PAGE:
Move over, Bill Gates. Amazon's Jeff Bezos unseated the Microsoft giant for the top spot for the sixth time since Gates's 1995 appearance.
International faces of tech made up a considerable portion of the list. Bezos currently boasts a net worth of $112 billion. To grasp just how much that is, Business Insider pointed out that Bezos makes more money in just one minute of work than the average millennial makes in an entire year. Bezos's wealth comes from a number of sources with Amazon being the most popular. However, Bezos also owns The Washington Post and the SpaceX rival aerospace company Blue Origin.
Gates pulls $90 billion in worth. Facebook founder Mark Zuckerberg came in fifth place with a net worth of $71 billion. SpaceX CEO and Tesla founder Elon Musk raked in a net value of $20.7 billion.
Internationally, the billionaire list continues to expand. Tencent's Ma Huateng (aka Pony Ma) officially became Asia's richest person with number 17 ranking thanks to the success of WeChat. The company also holds stakes in Tesla, Snapchat's parent company and Spotify. Just three spots below Pony Ma is Jack Ma. Ma serves as chief executive for Alibaba -- a site largely referred to as Asia's response to Amazon. In just one year, Ma's shares rose 76 percent.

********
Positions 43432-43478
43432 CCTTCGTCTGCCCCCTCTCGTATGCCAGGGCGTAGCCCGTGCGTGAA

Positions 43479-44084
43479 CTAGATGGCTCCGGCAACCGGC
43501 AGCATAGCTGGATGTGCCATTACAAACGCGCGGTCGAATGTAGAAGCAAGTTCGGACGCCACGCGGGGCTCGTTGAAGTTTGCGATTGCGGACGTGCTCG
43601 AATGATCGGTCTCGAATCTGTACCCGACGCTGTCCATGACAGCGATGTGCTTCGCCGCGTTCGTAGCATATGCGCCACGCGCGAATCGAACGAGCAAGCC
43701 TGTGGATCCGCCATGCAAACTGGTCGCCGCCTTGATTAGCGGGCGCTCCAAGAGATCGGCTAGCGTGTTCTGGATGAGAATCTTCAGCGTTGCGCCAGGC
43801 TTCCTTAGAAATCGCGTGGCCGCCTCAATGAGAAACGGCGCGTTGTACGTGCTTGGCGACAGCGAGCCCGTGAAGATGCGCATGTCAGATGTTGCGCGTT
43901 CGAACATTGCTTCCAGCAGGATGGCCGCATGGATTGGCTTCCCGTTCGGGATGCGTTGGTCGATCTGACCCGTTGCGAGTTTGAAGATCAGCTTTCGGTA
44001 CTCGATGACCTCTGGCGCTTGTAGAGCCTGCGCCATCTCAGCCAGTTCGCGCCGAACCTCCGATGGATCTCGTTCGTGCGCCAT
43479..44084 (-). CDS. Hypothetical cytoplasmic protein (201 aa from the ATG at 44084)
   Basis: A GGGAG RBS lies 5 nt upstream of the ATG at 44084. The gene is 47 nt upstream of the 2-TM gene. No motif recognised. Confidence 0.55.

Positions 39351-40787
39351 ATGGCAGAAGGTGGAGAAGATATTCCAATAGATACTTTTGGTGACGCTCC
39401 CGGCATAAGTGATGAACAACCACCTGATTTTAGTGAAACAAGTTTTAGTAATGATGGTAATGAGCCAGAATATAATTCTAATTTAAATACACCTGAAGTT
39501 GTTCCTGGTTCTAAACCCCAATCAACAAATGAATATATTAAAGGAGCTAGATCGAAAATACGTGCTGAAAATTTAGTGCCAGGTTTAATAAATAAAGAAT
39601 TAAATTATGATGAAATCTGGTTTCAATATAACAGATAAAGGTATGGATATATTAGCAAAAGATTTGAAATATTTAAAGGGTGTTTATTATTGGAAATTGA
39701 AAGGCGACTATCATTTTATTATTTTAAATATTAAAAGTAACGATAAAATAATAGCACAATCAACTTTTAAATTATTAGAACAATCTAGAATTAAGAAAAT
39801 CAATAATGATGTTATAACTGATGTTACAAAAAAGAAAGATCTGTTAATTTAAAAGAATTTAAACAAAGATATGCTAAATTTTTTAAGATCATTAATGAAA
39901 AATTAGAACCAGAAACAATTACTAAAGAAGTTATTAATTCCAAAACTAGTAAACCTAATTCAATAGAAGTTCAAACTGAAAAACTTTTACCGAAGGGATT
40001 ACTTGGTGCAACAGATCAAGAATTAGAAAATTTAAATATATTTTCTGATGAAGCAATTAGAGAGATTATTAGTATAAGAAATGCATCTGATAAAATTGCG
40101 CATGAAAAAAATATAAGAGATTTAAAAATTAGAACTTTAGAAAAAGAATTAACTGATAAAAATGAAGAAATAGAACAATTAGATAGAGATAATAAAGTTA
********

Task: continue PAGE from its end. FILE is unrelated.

According to the Forbes listing, over two-thirds of the world's billionaires are self-made -- largely based out of tech-startups and smart app development (and subsequent sales). China also gained more billionaires this year than any other country, while the United States still holds the record for most billionaires.
The Wealth Gap Expands Further
Gates and his wife Melinda Gates have openly addressed their wealth and the growing global wealth inequality. Most recently, the pair wrote about their wealth in the latest annual letter from the Bill and Melinda Gates Foundation. It came largely from Melinda as she wrote:
"It’s not fair that we have so much wealth when billions of others have so little. And it’s not fair that our wealth opens doors that are closed to most people. World leaders tend to take our phone calls and seriously consider what we have to say. Cash-strapped school districts are more likely to divert money and talent toward ideas they think we will fund.
"But there is nothing secret about our objectives as a foundation. We are committed to being open about what we fund and what the results have been. (It’s not always immediately clear what’s been successful and what hasn’t, but we work hard to assess our impact, course correct, and share lessons.) We do this work, and use whatever influence we have, to help as many people as possible and to advance equity around the world."
Investors have noted that particularly in the United States, income has grown disproportionately among those already wealthy. Warren Buffet, former richest man on the Forbes list and a billionaire investor, even mentioned in a PBS Newshour interview that "the economy is doing well, but all Americans aren't doing well."